Brendan Cahill, Contributing Writer
This week the University of Missouri made headlines when racial tension reached the boiling point as students and faculty alike began protesting the way administrators handled issues of racism on campus. Although the bulk of the protests have been going on for about a week, the University of Missouri has already been greatly impacted and other schools across the country are having similar movements occur on their campuses.
University of Missouri has always been troubled by issues of racism, but in the last few years, thanks mainly to the Internet, these issues and the inaction by administrators, have been put in the spotlight. Just to list a few examples, in 2010 two white students were arrested for placing large clusters of cotton balls in front of the Black Culture Center, in 2011 racist graffiti was tagged in dormitories, and in September of this year the student body president, Payton Head, made a Facebook post describing an event where white males in a pickup truck yelled racial slurs at him as they drove by. The latter resulted in small protests but the catalyst that brought more fire to the movement was the smearing of feces into a swastika on the wall of a bathroom in a residence hall.
Aside from the obvious anger that comes with having to deal with racism in a place that is supposed to be a safe environment, the inaction of top administrators is what led to the protests being as big as they have become. On November 3, Johnathan Butler, a graduate student at Mizzou, announced he was going on a hunger strike until the president of the University, Tim Wolfe, was fired or resigned. Butler pointed to the fact that very little had been done by Wolfe to combat the racism on campus to help move the university forward. On November 7, 32 black football players announced they would not play or practice until Wolfe resigned. This caused the school to panic as it could have set the university back millions of dollars if the team did not play in thier next game against Brigham Young University. The same day, Wolfe stated that he would not step down but the following day he announced his resignation. Also, the Chancellor of the University, R. Bowen Loftin, announced he would step down once the year ended.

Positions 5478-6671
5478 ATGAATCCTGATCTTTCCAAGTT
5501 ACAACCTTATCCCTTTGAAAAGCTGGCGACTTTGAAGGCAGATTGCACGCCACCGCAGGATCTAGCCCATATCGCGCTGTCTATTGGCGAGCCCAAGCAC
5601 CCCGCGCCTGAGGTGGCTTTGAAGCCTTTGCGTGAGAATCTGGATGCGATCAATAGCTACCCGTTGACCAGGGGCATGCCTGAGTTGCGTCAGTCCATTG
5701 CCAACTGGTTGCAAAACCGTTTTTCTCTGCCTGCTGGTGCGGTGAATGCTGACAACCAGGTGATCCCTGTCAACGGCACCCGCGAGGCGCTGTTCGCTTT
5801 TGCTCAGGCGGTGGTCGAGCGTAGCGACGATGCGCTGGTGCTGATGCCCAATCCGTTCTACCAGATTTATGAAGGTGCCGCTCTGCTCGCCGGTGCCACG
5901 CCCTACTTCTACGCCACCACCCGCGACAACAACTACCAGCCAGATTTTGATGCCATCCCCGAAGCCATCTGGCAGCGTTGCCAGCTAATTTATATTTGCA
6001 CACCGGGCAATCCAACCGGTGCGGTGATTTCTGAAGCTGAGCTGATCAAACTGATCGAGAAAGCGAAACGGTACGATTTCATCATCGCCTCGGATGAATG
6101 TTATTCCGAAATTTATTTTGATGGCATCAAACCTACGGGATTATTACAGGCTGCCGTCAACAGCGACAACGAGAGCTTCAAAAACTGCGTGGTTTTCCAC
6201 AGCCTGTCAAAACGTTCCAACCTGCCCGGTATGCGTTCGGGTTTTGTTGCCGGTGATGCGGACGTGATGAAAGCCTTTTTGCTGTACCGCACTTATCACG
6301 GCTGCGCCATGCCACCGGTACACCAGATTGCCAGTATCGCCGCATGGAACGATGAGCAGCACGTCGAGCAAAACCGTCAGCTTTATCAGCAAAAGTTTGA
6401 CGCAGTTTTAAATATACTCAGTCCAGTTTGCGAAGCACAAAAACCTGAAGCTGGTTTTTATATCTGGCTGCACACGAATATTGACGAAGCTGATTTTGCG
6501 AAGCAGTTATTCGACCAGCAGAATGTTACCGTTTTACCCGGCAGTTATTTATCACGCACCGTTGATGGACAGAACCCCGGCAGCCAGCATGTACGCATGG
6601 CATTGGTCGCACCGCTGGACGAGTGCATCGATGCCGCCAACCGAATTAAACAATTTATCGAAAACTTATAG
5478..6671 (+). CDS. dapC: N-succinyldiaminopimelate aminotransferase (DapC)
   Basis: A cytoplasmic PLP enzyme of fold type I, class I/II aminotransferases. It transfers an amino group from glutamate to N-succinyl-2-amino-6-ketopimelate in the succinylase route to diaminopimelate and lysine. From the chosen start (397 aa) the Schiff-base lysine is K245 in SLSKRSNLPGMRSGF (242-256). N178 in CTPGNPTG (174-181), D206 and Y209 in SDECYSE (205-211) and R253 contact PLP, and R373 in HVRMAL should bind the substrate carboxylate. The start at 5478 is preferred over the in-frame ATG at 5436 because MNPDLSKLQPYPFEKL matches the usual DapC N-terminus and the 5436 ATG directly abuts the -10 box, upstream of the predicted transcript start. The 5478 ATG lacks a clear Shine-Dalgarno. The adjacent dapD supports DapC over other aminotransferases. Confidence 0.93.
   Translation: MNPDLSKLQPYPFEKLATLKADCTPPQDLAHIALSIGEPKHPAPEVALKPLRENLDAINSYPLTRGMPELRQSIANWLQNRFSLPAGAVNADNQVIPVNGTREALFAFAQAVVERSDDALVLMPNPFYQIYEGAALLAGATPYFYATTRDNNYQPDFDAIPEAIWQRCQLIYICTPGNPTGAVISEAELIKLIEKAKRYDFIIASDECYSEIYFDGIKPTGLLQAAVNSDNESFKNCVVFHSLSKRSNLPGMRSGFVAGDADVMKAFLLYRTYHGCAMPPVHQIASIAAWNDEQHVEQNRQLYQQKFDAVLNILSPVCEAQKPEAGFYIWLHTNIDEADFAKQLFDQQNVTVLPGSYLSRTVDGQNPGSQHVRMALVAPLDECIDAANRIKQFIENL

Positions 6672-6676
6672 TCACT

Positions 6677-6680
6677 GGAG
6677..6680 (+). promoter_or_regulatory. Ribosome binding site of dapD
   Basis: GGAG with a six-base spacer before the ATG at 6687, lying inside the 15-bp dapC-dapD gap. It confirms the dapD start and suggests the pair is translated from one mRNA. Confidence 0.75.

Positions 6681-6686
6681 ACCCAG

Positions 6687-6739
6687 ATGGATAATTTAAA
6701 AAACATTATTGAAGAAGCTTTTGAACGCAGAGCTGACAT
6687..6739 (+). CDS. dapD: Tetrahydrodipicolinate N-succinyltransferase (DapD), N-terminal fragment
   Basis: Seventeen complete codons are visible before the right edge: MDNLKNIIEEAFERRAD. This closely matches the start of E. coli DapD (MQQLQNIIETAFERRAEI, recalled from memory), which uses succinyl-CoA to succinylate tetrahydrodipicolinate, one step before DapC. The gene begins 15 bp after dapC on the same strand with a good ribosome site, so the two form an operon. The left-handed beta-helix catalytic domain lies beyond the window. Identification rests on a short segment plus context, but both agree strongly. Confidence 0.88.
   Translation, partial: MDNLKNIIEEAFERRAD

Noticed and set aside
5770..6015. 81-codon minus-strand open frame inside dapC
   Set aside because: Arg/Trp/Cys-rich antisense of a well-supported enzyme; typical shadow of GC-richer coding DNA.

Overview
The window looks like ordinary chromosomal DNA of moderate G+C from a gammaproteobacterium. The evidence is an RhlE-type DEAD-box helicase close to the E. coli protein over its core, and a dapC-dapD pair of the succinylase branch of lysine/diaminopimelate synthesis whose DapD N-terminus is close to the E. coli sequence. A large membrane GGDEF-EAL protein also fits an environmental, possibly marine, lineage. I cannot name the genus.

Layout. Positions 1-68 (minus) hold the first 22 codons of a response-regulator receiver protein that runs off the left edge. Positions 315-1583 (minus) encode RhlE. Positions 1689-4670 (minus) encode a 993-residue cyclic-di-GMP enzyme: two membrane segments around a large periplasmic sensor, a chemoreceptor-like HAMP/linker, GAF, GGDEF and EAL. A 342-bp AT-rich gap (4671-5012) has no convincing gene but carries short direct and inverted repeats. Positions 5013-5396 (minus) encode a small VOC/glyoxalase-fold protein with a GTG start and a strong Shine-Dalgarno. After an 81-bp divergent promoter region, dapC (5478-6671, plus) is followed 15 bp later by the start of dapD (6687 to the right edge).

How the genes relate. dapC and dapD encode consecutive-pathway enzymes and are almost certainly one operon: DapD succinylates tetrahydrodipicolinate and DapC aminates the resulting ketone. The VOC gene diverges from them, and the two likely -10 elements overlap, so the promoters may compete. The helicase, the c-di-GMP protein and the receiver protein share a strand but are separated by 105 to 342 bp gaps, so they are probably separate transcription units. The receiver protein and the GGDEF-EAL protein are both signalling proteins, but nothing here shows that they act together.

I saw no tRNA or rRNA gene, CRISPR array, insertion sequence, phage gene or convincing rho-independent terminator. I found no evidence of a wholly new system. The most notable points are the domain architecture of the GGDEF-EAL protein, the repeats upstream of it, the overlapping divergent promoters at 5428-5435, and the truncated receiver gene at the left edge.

Unfortunately, the response of students attempting to better their campus has not been perceived positively by everyone. Threats have been made against African Americans and to the campus. Connor Stottlemyre, 19-year-old student at Northwest Missouri State University, was arrested after allegedly posting to Yik Yak, “I’m going to shoot any black people tomorrow, so be ready.” Donald Trump chimed in on the issue as well, “I think the two people that resigned are weak, ineffective people. I think that when they resigned they set something in motion that’s going to be a disaster for a long period of time.”
It does appear that progress is being made in small strides. Similar protests have popped up at Ithaca College, Yale University, and Smith College. Nothing will be solved overnight but if enough noise is made, and enough people are willing to listen, great improvements could be made to better universities across the country.